we need to compile our model. Compiling the model takes three parameters: optimizer, loss, and metrics. The optimizer controls the learning rate. We will be using ‘adam’ as our optimizer Adam is generally a good optimizer to use for many cases. The adam optimizer adjusts the learning rate throughout training. The learning rate determines how fast the optimal weights for the model are calculated.
A smaller learning rate may lead to more accurate weights (up to a certain point), but the time it takes to compute the weights will be longer. We will use ‘categorical_crossentropy’ for our loss function. This is the most common choice for classification. A lower score indicates that the model is performing better. To make things even easier to interpret, we will use the ‘accuracy’ metric to see the accuracy score on the validation set when we train the model.
Now we will train our model.
To train, we will use the ‘fit()’ The number of epochs is the number of times the model will cycle through the data. The more epochs we run, the more the model will improve, up to a certain point. After that point, the model will stop improving during each epoch. For our model, we will set the number of epochs to 5.
Assume you have a dataset with 60000 samples (rows of data) and you choose a batch_size = 25 and epochs = 5 This means that the dataset will be divided into (60000/25) = 2400 batches, having 32 samples/rows in each batch. The model weights will be updated after each batch. one epoch will train 2400 batches or 2400 updations to the model. here steps_per_epoch = no.of batches With 5 epochs, the model will pass through the whole dataset 5 times.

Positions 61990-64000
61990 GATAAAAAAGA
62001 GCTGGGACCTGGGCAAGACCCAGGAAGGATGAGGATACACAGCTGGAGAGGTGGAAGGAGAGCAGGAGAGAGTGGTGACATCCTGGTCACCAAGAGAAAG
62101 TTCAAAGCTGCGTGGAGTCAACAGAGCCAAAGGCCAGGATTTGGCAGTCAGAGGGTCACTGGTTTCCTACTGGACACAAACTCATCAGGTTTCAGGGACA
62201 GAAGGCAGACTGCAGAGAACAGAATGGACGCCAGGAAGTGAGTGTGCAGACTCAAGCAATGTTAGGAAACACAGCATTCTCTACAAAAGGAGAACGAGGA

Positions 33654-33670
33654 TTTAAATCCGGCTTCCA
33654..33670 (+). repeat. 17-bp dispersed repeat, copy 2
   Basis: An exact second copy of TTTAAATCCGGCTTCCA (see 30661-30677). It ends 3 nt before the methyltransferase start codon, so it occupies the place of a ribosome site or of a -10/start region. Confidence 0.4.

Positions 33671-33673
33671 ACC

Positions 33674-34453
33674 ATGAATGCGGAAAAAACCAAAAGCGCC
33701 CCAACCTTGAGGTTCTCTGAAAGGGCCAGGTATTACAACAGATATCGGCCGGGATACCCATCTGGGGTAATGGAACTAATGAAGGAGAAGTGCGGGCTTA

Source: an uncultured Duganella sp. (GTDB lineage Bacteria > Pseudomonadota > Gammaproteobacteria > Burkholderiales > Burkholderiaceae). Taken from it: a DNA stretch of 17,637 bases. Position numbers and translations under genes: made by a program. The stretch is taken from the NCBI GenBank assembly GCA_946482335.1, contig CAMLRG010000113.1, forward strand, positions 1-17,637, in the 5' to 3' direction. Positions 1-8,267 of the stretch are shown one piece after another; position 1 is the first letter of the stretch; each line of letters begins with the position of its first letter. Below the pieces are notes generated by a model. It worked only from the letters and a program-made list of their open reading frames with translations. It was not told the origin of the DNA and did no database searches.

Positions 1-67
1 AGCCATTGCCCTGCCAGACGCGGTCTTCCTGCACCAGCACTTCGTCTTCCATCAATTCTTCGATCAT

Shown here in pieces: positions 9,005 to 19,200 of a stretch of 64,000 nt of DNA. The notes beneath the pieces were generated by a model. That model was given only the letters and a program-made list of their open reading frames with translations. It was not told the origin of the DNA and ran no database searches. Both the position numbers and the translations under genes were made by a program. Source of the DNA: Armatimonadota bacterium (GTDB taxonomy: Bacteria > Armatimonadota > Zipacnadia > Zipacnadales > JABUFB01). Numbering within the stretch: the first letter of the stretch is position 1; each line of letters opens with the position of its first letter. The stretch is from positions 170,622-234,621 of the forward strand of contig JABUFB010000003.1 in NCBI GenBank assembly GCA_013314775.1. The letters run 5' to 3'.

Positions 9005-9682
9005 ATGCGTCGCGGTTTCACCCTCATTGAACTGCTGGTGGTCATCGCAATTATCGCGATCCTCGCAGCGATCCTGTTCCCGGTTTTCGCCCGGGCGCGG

import matplotlib.pyplot as plt plt.xlabel('Epoch Number') #plt.plot(hist.history['loss']) plt.plot(hist.history['accuracy']);
plt.xlabel('Epoch Number') plt.plot(hist.history['loss']);
Load Model With Keras format
model = tf.keras.models.load_model('model.h5')
display the architecture of our model so far:
Model: "sequential" _________________________________________________________________ Layer (type) Output Shape Param # ================================================================= conv2d (Conv2D) (None, 28, 28, 32) 320 _________________________________________________________________ max_pooling2d (MaxPooling2D) (None, 14, 14, 32) 0 _________________________________________________________________ conv2d_1 (Conv2D) (None, 14, 14, 64) 18496 _________________________________________________________________ max_pooling2d_1 (MaxPooling2 (None, 7, 7, 64) 0 _________________________________________________________________ flatten (Flatten) (None, 3136) 0 _________________________________________________________________ dense (Dense) (None, 128) 401536 _________________________________________________________________ dense_1 (Dense) (None, 10) 1290 ================================================================= Total params: 421,642 Trainable params: 421,642 Non-trainable params: 0 _________________________________________________________________
import cv2 import matplotlib.pyplot as plt import numpy as np img = cv2.imread('test.png', 0) img = cv2.resize(img, (28, 28)) print (img.shape)plt.imshow(img)
(28, 28) <matplotlib.image.AxesImage at 0x1d1cadb7580>
img = img.reshape((-1, 28,28,1)) print (img.shape)
(1, 28, 28, 1)
Predict AN Image
The prediction is in the form of a matrix with the numbers of the outputs closest to the prediction, then we choose the highest probability and display this result
out = model.predict(img)
#highest number with highest prediction np.argmax(out)
array([[ 2858.4568 , -1795.1691 , -2233.7585 , 3381.5654 , -4514.6743 , -1035.5887 , 732.25287, -4198.6577 , 1799.7356 , -1932.0681 ]], dtype=float32)
That's it, I hope this article was worth reading and helped you acquire new knowledge no matter how small.
Feel free to check up on the notebook. You can find the results of code samples in this post.